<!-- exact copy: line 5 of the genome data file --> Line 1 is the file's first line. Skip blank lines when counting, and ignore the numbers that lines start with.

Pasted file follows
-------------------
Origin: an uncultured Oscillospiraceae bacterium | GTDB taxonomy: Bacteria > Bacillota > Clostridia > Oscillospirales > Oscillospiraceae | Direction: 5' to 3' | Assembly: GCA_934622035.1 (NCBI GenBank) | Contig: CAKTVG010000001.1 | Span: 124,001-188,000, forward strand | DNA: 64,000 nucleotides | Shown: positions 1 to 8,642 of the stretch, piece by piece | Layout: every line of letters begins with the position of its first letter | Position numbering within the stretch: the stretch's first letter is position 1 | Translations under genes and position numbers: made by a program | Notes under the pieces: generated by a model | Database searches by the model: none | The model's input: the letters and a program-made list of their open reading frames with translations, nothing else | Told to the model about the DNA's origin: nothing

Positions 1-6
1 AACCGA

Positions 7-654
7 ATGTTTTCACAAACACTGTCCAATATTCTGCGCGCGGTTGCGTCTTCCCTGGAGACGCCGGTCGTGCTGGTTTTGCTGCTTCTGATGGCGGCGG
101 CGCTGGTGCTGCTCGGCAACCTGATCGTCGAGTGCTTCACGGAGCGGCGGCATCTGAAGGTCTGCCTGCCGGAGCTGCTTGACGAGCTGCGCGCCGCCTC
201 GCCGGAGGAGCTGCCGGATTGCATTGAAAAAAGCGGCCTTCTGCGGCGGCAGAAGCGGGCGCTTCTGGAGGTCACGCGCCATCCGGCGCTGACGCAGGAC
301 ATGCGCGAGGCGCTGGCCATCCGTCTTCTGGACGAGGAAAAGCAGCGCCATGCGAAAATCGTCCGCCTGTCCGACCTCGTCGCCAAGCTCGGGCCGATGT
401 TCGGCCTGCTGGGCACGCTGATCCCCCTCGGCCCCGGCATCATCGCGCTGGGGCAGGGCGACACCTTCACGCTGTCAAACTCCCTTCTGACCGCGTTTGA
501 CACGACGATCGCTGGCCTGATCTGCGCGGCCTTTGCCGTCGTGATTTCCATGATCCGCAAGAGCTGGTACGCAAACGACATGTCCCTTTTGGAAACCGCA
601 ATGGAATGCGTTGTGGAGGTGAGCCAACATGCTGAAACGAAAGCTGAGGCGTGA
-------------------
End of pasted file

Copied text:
7 ATGTTTTCACAAACACTGTCCAATATTCTGCGCGCGGTTGCGTCTTCCCTGGAGACGCCGGTCGTGCTGGTTTTGCTGCTTCTGATGGCGGCGG